Posts Tagged ‘The Independent’

Immunity or safe-conduct for al-Assad? Can Kofi Annan fail? Conference before cease-fire?—Obama’s Debacle in Syria — Update #56 (June 23)

Saturday, June 23rd, 2012

A lot of wasted time and diplomatic effort could be saved if the world’s leaders insisted on their top international lawyers sitting in on critical decisions affecting foreign policy and national security.

The latest example is provided by the floating of the idea of the United Kingdom giving Bashar al-Assad a grant of immunity from prosecution (“clemency”) for the crimes he has committed–and is committing today–against the Syrian people, including war crimes, crimes against humanity, and other grave violations of fundamental human rights.

See David Usborne and Alastair Beach (Mexico City), “Assad could be offered new clemency deal,” The Independent, June 21, 2012.

Patrick Wintour (political editor), “Assad may be offered clemency by Britain and US if he joins peace talks: Initiative comes after Cameron and Obama received encouragement from Putin during G20 talks in Mexico,” The Guardian, June 20, 2012.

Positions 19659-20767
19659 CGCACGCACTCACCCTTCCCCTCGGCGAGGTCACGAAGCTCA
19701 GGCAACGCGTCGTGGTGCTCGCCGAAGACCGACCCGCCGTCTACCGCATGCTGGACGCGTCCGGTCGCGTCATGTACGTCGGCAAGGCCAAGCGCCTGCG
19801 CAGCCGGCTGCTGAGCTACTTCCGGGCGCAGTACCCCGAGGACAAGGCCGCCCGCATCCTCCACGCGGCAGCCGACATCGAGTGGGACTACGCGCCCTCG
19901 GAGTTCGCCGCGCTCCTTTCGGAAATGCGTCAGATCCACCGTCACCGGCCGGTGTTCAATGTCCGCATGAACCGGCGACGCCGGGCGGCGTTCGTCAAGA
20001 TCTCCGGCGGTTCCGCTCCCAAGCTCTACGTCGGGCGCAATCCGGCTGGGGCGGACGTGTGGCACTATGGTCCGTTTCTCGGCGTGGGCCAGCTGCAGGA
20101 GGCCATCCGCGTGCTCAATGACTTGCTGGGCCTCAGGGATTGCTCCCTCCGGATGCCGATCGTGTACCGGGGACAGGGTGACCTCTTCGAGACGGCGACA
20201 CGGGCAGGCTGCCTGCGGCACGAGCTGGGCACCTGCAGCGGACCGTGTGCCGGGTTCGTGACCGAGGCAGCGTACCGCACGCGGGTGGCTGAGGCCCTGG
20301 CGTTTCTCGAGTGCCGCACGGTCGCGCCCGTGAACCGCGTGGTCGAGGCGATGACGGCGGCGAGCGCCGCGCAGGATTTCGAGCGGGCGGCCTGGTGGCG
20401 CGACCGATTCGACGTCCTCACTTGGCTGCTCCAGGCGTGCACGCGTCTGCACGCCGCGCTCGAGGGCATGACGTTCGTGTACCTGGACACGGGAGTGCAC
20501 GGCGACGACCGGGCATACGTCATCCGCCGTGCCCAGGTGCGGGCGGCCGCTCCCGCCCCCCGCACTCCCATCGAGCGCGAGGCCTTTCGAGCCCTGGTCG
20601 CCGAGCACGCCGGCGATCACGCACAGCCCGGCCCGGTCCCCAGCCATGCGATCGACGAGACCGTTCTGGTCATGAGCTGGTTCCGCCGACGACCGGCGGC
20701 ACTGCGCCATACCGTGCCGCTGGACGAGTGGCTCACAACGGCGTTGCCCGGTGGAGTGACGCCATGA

According to The Guardian,

Britain and America are willing to offer the Syrian president, Bashar al-Assad, safe passage – and even clemency – as part of a diplomatic push to convene a UN-sponsored conference in Geneva on political transition in Syria.

The initiative comes after David Cameron and Barack Obama received encouragement from Russia’s President Vladimir Putin in separate bilateral talks at the G20 in Mexico.

…Britain is willing to discuss giving clemency to Assad if it would allow a transitional conference to be launched. He could even be offered safe passage to attend the conference.